Snoring: It’s Not Me It’s Definitely You, And Your Problem!
Problem snoring is easily solved when both halves of a couple act as one and this is the best way forward. However, the nightly snoring of one half of a bed-sharing couple can all too easily become ‘someone else’s problem’ an SEP. For the snorer, who might well sleep through the whole night undisturbed, it is not a problem for them. While for the non-sleeping, non-snorer, their partner’s snoring may disturb them but is not their problem to solve either.
A double SEP, and they are both wrong. That’s because, like every problem in a relationship, snoring is a shared problem that won’t get sorted until both partners see it that way.
If you have been there, then your sympathy might be with the sleep deprived non-snorer. But you have to feel something for the partner who snores unaware. Snorers are not encouraged to admit they snore; and who can blame them? Snorers get such bad press. The media portrays snorers as the worst combination of old, lazy and ignorant. Yet the truth is that more than half of us do snore.
What most snorers do not realise is the damage snoring could be doing to their own health, even while they sleep on regardless. Snoring is a symptom of sleep disordered breathing. This could be caused by anything from a seasonal or persistent allergy – such as hay fever or a reaction to feather pillows, to sleep apnoea – when normal breathing temporarily ceases entirely. Interruptions in sleep time breathing cause oxygen starvation. Researchers are increasingly convinced that repeat events of oxygen starvation increase your risk of serious diseases including high blood pressure, heart failure, type 2 diabetes, stroke and dementia.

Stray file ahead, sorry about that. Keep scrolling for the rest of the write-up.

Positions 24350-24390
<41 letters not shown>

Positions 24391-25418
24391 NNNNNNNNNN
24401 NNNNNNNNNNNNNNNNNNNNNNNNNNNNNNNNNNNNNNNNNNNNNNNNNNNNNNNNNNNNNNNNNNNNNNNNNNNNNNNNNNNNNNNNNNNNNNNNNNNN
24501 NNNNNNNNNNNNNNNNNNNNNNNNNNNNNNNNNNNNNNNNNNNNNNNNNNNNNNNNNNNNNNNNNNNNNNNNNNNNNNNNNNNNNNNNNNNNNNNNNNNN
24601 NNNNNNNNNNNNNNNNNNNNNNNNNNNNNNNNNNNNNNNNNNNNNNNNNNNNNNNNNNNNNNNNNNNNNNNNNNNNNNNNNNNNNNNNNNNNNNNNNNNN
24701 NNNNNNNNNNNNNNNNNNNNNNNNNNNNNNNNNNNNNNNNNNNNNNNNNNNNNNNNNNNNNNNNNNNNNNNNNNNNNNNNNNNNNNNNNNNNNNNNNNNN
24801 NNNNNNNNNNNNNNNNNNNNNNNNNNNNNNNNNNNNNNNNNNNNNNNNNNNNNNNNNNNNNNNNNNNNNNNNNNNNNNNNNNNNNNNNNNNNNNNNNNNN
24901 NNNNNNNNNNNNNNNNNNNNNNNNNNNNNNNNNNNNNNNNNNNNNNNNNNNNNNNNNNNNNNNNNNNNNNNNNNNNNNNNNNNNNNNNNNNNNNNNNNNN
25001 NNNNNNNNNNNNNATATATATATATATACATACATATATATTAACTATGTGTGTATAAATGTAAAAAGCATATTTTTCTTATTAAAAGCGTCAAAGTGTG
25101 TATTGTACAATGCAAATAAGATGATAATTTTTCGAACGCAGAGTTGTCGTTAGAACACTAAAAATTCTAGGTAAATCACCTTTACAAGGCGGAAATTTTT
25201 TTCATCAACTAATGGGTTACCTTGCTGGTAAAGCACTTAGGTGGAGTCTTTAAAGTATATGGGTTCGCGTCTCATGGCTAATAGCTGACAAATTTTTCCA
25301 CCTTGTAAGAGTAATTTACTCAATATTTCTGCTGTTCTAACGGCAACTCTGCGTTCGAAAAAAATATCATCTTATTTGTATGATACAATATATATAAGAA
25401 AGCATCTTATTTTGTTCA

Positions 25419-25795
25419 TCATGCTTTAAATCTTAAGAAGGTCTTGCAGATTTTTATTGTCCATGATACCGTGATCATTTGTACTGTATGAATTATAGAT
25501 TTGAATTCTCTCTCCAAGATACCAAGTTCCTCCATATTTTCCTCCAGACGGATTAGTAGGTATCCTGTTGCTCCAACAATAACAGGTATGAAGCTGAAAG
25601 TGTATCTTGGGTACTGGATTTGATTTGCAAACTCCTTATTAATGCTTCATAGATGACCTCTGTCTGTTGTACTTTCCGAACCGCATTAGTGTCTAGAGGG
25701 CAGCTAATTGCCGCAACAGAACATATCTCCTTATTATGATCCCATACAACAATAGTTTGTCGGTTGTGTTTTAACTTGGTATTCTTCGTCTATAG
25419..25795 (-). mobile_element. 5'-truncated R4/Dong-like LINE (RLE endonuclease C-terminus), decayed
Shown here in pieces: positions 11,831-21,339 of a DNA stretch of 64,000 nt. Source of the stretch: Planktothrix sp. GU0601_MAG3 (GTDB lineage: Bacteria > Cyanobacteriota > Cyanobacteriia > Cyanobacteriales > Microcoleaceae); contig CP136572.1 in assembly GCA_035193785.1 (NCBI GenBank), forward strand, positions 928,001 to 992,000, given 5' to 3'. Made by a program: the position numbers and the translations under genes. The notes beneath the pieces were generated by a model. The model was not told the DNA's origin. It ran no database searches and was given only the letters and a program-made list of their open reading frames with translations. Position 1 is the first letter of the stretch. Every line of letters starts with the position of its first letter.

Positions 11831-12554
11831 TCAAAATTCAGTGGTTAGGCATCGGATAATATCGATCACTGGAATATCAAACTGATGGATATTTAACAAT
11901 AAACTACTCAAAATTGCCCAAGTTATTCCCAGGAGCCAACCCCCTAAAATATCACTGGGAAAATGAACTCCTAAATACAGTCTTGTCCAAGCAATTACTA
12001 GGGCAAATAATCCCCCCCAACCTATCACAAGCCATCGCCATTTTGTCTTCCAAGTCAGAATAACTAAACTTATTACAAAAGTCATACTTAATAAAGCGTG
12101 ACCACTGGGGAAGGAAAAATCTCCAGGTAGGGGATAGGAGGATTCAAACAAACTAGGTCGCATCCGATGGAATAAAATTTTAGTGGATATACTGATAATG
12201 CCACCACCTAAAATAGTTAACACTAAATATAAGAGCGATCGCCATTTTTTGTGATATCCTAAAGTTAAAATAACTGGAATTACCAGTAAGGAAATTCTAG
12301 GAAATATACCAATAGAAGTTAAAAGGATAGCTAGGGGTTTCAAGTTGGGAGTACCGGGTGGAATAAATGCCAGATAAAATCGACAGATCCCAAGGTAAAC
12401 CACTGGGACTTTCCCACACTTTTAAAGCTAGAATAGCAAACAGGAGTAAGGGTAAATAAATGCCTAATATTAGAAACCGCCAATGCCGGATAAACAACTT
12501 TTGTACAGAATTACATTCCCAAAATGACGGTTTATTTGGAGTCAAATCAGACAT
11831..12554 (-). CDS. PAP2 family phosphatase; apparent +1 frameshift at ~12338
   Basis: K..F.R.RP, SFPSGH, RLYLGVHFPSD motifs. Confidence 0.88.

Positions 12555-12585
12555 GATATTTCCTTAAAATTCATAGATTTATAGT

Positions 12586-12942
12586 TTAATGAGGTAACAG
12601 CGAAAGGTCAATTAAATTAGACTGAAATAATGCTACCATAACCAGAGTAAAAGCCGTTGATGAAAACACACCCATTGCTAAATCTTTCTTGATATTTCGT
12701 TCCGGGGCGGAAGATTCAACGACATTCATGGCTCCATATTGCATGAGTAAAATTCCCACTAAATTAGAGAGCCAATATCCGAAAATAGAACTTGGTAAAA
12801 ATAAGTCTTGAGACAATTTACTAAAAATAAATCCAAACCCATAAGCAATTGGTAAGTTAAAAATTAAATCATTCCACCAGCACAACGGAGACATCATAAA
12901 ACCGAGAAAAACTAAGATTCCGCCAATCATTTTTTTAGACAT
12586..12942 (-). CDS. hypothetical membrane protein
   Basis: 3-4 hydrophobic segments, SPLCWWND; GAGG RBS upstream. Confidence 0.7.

The health of one partner in a relationship is quite definitely not an SEP. What’s more, the sleep deprivation inflicted on the non-snoring partner can have similar long-term health implications for the non-snorer.
So what can be done?
Well, maybe the first step is for each partner to set aside their own interests and make the wellbeing of the other their primary concern. The non-snorer might help the snorer counter the health risks of persistent oxygen deprivation by creating a more comfortable, allergy free sleeping environment. They might discuss their concerns over possible sleep apnoea or research products for the relief of sleep disordered breathing. The snorer might try to understand the impact of sleep deprivation on their non-snoring partner. Listen to them – stories of tiredness and irritability at work, fears over their career and even sleepiness when driving. Do not risk their health through an avoidable lack of sleep. Take the lead in trialling products to help you both find the healthy, restorative night-time sleep you both need to be at your daytime best.
Snoring is a particularly difficult one for couples because it happens when neither partner is best placed to help the other. The problem that occurs at night, is best sought out in the day. Just remember, there is no SEP in a strong relationship, unless it stands for ‘sharing every problem’.